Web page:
Resta N.,University of Bari |
Memo L.,Paediatrics Unit
Journal of Maternal-Fetal and Neonatal Medicine | Year: 2012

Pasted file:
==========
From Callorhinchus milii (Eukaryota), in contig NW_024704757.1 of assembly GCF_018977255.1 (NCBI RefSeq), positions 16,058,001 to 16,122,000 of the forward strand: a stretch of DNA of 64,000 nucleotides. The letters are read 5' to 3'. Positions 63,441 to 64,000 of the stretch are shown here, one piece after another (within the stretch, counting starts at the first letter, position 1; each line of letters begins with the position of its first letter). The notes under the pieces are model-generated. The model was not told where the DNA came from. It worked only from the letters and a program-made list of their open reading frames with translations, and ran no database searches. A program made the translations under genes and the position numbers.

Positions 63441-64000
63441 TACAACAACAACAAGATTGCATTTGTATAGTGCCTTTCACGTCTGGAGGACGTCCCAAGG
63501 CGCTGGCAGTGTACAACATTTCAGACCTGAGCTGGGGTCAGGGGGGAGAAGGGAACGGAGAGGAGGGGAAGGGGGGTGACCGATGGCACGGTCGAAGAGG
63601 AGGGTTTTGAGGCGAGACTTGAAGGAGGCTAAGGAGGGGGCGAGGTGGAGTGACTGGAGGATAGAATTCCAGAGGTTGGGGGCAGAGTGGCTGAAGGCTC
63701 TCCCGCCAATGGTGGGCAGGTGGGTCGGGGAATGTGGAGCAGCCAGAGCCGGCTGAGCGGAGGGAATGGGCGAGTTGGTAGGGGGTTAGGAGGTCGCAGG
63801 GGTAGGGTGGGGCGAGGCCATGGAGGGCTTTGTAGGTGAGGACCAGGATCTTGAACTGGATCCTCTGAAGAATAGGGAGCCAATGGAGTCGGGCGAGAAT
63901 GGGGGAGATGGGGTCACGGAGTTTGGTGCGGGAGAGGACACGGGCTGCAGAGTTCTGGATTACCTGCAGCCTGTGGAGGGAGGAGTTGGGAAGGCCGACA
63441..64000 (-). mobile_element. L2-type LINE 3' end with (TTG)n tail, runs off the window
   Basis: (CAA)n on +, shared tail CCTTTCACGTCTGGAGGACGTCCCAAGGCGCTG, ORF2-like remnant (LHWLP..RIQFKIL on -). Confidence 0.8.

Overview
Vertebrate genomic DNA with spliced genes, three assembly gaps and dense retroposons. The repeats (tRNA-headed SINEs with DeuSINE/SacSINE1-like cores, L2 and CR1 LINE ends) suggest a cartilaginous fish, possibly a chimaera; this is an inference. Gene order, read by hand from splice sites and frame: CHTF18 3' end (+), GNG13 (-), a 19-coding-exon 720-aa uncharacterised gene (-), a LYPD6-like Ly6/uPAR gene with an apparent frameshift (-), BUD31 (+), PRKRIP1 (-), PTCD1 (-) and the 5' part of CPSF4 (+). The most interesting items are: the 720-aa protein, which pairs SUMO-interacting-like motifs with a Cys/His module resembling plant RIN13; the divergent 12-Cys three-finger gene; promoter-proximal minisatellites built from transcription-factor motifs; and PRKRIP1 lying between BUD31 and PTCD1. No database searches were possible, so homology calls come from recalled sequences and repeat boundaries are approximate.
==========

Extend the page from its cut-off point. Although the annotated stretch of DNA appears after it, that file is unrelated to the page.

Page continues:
Background: Birth defects are very common, affecting two to three infants in every 100 births, and often represent a diagnostic and management challenge. The birth of a child with multiple malformations is the beginning of a complex diagnostic process, where the primary purpose is to determine a precise nosological definition. An accurate diagnosis is a key prerequisite in providing a care plan, a prognosis and genetic counselling. The poor specificity of birth defects, the aetiology and course of which can vary despite similar phenotypic patterns, often makes the diagnostic path problematic. The advent and application of high-resolution chromosomal microarray, encompassing array-based comparative genome hybridization and single-nucleotide polymorphism arrays, has led to the detection of genomic copy-number abnormalities in patients affected by multiple congenital anomalies, dysmorphisms, developmental delay and mental retardation, but who have a normal karyotype. Aim: We discuss current guidelines and recommendations for chromosomal microarray use and how its application can help clinicians make accurate diagnoses in order to appropriately manage and treat affected newborns. Conclusions: Current guidelines strongly support the application of chromosomal microarray analysis as a first-tier cytogenetic diagnostic test alternative to karyotyping for patients with multiple congenital anomalies, or developmental delay, intellectual disability and autism spectrum disorders. © 2012 Informa UK, Ltd.